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Letter: Some advice for homeowners during fire season

Editor: When the forest fires occurred in 2017 and, on alert most weeks of the summer, we decided to do more than just save our personal belongings. We were going to stay and save our home if it was at all possible.
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Editor:

When the forest fires occurred in 2017 and, on alert most weeks of the summer, we decided to do more than just save our personal belongings.

We were going to stay and save our home if it was at all possible. To our good fortune, our home did not burn. It was decided that we would fireproof our home. We started by replacing the shingles on the roofs of our home and buildings with metal roofing. The vinyl siding, which is so prevalent on homes today, was replaced with stucco. By doing so, it did more than make us feel comfortable, if there were to be another fire.

In the three years since we undertook this project, we showed the insurance company what we had done. My insurance rate dropped, albeit ever so slightly. My hydro bills dropped significantly and we observed that our home stayed relatively cool during extreme heat. On alert again this year, I will be more prepared to evacuate with the comfort of knowing my house will get scorched on the exterior but will remain intact.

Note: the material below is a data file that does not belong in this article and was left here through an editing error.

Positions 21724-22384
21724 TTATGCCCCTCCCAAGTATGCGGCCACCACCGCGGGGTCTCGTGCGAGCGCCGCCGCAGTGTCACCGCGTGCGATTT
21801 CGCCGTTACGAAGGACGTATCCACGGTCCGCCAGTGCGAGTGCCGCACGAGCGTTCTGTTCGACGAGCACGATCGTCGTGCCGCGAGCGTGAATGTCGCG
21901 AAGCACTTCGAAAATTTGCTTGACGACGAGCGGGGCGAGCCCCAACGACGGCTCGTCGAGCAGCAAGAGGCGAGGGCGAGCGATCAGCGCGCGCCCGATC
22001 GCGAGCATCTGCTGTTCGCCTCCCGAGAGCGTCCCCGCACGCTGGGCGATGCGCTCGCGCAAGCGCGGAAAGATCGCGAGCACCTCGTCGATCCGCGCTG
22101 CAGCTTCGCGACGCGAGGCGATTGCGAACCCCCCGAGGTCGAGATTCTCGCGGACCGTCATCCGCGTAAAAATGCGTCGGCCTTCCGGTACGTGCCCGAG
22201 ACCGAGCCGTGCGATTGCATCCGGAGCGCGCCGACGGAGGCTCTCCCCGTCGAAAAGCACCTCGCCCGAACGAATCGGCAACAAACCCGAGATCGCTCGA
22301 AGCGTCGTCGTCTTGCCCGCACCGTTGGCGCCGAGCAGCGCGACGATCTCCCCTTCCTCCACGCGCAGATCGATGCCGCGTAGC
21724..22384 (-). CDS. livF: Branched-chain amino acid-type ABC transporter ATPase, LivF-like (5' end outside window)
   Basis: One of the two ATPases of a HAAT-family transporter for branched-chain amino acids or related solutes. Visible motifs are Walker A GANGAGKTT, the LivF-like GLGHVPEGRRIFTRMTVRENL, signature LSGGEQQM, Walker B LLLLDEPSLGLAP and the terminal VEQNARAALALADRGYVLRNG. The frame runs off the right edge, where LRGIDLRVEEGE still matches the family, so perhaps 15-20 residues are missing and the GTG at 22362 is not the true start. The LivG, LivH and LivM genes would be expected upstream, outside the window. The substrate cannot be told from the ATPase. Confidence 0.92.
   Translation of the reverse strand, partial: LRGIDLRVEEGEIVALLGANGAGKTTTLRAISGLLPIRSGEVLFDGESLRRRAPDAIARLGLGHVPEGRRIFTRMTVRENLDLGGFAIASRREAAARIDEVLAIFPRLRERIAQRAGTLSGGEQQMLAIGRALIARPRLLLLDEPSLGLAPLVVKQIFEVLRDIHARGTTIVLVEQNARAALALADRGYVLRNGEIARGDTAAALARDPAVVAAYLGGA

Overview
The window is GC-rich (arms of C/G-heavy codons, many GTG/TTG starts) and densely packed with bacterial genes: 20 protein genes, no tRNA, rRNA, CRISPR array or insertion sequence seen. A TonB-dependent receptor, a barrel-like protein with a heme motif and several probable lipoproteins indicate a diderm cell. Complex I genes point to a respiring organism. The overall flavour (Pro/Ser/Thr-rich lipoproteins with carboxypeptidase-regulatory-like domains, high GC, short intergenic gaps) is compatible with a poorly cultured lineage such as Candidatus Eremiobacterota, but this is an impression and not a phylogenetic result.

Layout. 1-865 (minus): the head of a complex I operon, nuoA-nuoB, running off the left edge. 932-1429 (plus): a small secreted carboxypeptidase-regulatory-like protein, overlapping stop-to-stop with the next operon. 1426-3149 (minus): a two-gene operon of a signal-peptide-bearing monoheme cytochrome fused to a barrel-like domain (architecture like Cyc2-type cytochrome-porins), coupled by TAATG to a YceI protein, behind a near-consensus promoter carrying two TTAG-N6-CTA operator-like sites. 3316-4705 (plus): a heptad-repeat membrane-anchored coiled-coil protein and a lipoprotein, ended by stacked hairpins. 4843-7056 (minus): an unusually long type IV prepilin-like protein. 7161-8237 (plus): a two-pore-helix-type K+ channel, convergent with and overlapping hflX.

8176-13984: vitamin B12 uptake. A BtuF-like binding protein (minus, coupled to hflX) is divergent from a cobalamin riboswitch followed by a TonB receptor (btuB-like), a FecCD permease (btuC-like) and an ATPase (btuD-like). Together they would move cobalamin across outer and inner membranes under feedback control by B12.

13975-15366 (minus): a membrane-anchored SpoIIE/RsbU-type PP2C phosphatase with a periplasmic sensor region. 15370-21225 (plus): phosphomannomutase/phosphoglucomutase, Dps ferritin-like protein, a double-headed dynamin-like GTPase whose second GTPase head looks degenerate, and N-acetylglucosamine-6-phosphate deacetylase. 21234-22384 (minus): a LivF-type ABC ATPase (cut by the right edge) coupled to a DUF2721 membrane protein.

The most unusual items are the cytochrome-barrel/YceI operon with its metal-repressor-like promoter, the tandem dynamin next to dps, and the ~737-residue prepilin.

Also, dishwashers today have stainless steel innards. Fire cannot penetrate to the inside of the dishwasher and acts like a fireproof safe. With your framed photos, place each one individually in the slots on the bottom rack. Place your jewelry and documents in a can and place on the top rack. Close the door to the lock position.

You could also use your oven to protect some things but it may be compromised in the fact that the oven door is not totally sealed. If you can’t do these ideas, dig a hole in your yard, place your valuables in a can, tape the lid down and fill the hole with the dirt. Food for thought.

Lois Ward
Kamloops